Coating adhesion is also affected by surface profile or “tooth.” Smooth surfaces do not hold coatings very well; therefore, roughing up the surface will improve coating adhesion. Surface profiles can be roughened by mechanical methods, like media blasting or sanding/grinding, or by using chemically created crystals. Crystals are created on substrate surfaces using conversion chemistries. It is said that iron phosphate can increase a part’s surface area by 75 percent by the crystalline structure it creates on a ferrous substrate. Zinc and chrome phosphate create similar crystalline structures, as well. Zirconium will provide a similar structure, although much smaller, which is why they are referred to as nanotechnologies. Select the conversion chemistry that is compatible with the substrate metals you process, as not all are effective on all metals. Be careful not to over treat the substrate, as most conversion coating chemistries will leave a powdery residue on the substrate surface that will prevent proper coating adhesion.
A coating must wet-out properly on the substrate surface to provide surface bond and proper adhesion. Coating wet-out is affected by coating viscosity, mostly controlled by formulation, but it may be adversely affected by part temperature bring-up time. For instance, powder coatings must be rapidly heated to their melt point to ensure proper wetting of the substrate surface. Heating the substrate too gradually will not allow thermoset powder coatings to fully wet out the substrate surface be- fore crosslinking occurs, causing poor coating adhesion.
A coating must be properly cured to provide its expected adhesion. Uncured powder coatings often fail adhesion testing because the crosslinking is not fully developed. Always cure your coating to ensure acceptable results. Conversely, over-curing powder coatings causes embrittlement that can create poor adhesion of the coating to the substrate surface.
Surprisingly, many experienced coaters do not recognize the different mechanisms of adhesion failure and therefore cannot perform the proper corrective action to eliminate the underlying problem. It is not unusual for someone to focus on part cleaning to correct a loss of coating adhesion caused by an impact blow when they should be looking at the cure oven instead. PC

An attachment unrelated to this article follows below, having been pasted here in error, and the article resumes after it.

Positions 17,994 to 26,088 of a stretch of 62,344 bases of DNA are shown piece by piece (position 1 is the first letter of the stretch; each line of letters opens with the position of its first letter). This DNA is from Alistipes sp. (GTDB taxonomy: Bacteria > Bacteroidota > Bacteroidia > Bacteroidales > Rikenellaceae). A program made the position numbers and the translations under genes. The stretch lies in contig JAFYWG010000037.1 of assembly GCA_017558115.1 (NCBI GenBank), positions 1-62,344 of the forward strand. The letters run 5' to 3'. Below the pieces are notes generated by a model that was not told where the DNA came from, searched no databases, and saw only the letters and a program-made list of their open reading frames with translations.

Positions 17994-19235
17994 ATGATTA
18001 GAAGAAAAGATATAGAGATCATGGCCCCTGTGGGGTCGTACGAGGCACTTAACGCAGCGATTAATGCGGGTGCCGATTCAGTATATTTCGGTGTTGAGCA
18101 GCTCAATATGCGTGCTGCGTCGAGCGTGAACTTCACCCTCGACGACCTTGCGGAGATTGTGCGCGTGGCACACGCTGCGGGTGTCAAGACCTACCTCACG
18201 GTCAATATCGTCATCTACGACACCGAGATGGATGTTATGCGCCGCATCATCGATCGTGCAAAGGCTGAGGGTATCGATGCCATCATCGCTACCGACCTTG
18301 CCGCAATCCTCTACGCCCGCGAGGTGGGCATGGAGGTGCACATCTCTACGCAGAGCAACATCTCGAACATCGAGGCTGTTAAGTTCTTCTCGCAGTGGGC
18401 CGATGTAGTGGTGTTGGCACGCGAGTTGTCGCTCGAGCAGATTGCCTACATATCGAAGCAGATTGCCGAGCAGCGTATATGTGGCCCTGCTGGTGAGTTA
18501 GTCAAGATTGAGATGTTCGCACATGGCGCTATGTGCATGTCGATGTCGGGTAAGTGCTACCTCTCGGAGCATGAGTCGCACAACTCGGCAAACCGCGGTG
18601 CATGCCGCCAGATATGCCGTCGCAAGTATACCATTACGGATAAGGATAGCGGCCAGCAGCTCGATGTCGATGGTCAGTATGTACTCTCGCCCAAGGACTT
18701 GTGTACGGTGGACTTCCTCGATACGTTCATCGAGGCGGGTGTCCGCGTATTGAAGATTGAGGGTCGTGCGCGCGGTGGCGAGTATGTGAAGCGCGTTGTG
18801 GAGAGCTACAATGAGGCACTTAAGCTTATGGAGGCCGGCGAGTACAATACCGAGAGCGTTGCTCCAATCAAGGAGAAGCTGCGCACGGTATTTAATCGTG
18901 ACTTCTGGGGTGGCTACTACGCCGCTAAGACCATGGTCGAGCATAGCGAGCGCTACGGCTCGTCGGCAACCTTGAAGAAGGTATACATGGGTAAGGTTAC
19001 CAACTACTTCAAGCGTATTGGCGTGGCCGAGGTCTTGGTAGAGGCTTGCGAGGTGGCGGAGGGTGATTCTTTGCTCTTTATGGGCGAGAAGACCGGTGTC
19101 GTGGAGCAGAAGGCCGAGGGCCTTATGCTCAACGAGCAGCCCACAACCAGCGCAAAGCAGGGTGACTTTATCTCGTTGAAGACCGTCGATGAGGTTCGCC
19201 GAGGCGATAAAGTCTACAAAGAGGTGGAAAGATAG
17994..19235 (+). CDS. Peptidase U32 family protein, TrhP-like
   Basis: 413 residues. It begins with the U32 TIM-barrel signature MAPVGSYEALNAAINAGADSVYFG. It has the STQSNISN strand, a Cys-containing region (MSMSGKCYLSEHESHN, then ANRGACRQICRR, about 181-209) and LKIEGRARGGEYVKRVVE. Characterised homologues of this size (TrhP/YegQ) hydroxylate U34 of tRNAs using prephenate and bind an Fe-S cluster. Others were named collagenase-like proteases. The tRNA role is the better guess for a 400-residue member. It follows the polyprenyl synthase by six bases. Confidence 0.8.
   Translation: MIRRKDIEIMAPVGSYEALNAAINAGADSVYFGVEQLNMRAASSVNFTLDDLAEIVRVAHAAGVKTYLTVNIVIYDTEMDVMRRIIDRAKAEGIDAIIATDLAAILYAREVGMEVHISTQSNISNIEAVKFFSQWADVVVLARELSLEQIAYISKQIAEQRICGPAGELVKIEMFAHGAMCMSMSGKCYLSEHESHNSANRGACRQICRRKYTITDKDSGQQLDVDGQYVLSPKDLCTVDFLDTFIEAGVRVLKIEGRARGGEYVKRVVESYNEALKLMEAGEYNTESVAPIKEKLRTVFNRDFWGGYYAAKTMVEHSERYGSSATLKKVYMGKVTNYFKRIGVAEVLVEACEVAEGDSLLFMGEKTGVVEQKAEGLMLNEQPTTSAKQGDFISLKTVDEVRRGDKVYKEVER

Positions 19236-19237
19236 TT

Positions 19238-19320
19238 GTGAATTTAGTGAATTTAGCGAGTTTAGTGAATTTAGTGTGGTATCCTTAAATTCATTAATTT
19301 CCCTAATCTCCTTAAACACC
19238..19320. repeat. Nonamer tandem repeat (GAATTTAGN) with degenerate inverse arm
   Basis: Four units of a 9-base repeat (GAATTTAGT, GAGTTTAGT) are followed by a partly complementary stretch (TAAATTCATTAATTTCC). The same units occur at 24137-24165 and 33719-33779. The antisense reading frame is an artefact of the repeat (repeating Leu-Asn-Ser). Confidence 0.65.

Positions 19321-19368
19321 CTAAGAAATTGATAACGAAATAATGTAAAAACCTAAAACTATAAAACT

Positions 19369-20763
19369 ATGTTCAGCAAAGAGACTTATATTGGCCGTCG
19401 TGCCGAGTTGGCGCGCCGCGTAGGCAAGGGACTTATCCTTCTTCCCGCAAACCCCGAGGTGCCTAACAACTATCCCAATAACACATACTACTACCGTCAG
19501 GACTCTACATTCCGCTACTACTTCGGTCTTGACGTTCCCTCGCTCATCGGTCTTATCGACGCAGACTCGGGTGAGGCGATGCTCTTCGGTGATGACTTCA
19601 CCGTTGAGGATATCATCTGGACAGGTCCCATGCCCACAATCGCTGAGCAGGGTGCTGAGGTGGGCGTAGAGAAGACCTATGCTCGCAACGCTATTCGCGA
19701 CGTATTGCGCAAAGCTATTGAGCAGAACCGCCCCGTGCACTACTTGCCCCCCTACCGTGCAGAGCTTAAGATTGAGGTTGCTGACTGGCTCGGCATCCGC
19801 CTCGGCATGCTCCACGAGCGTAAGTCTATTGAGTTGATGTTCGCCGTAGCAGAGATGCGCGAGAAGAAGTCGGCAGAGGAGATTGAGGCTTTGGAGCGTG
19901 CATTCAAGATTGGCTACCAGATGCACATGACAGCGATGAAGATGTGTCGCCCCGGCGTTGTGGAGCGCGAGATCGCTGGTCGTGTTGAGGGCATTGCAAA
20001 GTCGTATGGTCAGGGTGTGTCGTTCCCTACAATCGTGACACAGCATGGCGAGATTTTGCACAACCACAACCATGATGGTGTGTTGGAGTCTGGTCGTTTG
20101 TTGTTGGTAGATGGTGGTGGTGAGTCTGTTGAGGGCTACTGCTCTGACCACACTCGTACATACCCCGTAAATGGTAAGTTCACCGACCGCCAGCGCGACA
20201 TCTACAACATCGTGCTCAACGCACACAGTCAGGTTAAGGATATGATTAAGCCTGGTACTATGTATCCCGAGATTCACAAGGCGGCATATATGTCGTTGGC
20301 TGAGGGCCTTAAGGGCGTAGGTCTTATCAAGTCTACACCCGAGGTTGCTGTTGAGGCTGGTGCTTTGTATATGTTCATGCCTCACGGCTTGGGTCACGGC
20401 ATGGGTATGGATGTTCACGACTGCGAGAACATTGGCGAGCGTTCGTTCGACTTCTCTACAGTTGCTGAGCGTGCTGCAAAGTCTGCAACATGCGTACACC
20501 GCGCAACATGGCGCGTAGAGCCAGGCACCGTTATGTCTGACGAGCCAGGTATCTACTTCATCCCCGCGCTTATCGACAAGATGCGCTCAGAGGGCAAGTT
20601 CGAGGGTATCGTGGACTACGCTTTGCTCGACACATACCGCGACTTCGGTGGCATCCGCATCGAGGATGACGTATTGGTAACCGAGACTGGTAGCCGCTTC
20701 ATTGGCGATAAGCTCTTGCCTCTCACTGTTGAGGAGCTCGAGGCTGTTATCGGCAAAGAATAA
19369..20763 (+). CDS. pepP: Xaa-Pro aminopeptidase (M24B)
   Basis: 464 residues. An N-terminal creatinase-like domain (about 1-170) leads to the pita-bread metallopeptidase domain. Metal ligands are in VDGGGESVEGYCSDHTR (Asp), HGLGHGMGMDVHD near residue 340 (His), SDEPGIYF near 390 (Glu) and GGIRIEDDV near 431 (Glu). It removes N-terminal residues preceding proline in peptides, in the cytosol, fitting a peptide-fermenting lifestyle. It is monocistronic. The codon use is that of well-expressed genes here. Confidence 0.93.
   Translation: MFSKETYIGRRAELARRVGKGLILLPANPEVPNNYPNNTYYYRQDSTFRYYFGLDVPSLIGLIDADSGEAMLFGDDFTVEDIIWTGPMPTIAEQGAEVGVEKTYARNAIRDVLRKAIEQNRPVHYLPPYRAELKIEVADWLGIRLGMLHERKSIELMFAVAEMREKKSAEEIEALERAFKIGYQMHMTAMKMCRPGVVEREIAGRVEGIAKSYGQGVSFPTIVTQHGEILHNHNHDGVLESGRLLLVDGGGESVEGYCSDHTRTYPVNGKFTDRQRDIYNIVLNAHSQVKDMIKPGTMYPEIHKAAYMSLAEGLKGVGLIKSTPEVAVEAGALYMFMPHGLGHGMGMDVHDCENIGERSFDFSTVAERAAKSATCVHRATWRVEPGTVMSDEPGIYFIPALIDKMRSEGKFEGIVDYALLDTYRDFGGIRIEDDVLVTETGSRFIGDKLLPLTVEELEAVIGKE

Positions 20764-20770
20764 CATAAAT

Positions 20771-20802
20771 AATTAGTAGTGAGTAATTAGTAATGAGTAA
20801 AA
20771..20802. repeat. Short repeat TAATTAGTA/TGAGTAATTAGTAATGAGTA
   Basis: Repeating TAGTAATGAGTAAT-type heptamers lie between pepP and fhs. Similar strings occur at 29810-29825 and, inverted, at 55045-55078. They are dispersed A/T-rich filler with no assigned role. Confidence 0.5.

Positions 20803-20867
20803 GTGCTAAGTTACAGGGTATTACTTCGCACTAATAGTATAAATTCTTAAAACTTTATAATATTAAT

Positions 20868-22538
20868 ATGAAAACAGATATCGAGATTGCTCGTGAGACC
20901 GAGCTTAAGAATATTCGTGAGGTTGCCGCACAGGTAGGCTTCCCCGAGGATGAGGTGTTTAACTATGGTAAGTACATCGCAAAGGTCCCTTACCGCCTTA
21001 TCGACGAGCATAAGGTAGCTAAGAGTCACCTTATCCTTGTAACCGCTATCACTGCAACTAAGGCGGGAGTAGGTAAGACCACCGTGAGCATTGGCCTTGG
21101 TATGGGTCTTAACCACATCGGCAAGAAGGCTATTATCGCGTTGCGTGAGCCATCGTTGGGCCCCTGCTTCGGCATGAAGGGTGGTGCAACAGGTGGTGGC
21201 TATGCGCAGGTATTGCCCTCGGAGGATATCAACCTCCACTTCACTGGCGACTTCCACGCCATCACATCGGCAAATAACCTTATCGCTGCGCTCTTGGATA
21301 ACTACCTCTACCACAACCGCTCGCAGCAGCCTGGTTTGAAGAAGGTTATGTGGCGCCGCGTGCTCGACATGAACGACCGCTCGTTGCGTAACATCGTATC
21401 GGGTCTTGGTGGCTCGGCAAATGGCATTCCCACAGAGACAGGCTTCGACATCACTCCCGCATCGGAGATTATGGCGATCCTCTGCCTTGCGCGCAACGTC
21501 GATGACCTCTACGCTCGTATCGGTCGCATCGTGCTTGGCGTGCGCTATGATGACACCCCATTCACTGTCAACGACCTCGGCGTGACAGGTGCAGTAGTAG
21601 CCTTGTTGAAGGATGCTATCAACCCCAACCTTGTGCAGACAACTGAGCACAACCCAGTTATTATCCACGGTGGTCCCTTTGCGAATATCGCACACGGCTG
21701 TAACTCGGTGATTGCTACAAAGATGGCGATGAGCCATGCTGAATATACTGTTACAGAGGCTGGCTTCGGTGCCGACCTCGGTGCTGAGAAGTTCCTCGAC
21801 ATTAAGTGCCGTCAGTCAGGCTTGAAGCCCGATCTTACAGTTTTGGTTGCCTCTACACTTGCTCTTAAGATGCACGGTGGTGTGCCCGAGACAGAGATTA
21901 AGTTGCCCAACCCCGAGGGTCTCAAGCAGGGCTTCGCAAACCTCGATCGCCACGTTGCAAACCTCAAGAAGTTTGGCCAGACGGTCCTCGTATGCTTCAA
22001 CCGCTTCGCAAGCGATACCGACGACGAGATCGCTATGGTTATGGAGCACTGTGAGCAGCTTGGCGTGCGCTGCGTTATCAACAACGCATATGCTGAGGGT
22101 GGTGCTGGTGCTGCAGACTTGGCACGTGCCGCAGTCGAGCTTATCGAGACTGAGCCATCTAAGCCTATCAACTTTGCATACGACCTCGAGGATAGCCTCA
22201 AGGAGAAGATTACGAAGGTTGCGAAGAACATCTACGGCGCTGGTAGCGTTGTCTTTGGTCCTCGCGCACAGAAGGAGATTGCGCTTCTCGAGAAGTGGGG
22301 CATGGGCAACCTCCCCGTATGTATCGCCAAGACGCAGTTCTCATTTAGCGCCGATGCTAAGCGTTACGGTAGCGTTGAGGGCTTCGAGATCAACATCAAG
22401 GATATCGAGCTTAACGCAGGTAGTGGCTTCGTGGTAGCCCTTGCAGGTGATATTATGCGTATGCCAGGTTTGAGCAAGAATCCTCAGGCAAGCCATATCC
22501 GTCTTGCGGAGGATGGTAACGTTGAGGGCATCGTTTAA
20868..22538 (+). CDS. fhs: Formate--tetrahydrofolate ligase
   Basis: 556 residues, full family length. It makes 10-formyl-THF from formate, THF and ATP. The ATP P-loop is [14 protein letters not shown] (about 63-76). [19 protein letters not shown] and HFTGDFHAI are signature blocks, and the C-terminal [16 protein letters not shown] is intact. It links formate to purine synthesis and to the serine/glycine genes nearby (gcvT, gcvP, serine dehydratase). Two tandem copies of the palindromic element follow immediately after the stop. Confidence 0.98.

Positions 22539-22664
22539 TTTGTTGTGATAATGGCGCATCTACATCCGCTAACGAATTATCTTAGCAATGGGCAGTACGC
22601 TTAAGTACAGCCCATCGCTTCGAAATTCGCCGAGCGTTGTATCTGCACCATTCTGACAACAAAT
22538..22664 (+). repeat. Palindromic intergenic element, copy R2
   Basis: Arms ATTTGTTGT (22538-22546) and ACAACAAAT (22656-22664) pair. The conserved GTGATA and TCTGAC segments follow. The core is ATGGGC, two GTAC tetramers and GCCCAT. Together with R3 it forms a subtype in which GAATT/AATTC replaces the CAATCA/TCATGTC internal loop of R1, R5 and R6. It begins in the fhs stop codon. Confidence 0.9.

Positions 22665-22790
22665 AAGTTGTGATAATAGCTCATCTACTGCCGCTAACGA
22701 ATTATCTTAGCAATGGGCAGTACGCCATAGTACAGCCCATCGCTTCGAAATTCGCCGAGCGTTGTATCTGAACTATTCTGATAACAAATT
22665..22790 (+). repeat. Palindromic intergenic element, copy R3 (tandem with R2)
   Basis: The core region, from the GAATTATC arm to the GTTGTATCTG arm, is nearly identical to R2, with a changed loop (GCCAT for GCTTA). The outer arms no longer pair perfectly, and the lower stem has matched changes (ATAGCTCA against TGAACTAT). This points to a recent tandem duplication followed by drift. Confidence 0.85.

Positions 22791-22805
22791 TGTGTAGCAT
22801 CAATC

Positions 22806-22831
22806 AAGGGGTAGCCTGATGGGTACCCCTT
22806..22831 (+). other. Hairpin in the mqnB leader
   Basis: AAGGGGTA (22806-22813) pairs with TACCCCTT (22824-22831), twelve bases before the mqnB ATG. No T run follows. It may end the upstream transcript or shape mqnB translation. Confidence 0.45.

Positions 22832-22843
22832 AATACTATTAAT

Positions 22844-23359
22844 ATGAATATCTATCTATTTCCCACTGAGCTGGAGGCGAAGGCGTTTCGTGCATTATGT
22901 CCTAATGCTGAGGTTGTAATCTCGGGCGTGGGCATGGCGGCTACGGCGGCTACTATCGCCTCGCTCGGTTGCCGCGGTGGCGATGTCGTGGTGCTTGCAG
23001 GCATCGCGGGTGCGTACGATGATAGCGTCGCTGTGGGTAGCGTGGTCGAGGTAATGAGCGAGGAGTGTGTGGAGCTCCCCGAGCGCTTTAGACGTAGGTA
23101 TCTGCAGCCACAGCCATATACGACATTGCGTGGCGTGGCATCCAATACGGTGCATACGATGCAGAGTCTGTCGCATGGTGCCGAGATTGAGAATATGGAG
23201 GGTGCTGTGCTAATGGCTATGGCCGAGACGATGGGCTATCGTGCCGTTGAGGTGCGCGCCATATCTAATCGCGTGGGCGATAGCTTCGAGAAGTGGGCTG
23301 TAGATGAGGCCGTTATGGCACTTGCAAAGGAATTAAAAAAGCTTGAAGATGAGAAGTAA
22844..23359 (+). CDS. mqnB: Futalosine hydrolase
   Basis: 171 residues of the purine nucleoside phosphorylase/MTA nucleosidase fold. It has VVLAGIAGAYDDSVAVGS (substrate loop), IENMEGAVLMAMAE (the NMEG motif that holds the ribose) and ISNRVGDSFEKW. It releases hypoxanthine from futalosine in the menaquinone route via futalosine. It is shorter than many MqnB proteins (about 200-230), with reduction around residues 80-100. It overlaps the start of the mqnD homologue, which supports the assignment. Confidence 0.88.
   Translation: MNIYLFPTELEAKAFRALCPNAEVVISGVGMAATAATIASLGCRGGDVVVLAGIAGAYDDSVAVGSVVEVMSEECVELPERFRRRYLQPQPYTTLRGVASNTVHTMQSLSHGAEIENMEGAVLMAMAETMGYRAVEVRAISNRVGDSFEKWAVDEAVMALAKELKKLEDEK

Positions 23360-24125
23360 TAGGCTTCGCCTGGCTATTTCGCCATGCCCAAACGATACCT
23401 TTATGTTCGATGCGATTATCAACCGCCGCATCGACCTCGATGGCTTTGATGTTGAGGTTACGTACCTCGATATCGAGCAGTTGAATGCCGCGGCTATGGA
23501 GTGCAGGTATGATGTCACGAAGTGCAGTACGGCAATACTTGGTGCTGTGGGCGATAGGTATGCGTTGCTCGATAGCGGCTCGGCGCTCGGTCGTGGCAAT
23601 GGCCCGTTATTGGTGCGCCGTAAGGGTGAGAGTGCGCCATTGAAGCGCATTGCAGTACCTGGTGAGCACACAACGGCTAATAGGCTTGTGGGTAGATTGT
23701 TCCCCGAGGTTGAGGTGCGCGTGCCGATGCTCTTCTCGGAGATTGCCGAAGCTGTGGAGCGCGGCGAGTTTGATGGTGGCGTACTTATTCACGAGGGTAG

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For further reading, see the “Index to Articles and Authors 1990-2015,” Reference and Buyer’s Resource Issue, Powder Coating, vol. 26 no. 6 (December 2015), or click on the Article Index at www.pcoating.com. Articles can be purchased online. Have a question? Click on Problem Solving to submit one.
Nick Liberto is president of Powder Coating Consultants (PCC), a division of Ninan, Inc., 1529 Laurel Ave., Bridgeport, CT 06604. Established in 1988, PCC is an independent engineering firm specializing in the use of pow- der coating technology. Nick has more than 3 decades of experience in the powder coating industry and is a member of many industry associations, including the Application Equipment Technical Committee of the Powder Coating Institute. A registered professional engineer in Connecticut, he holds a bachelor’s of science degree in mechanical engineering with a minor in physics. He can be contacted at 203/366- 7244; email email@example.com; web- site www.powdercc.com.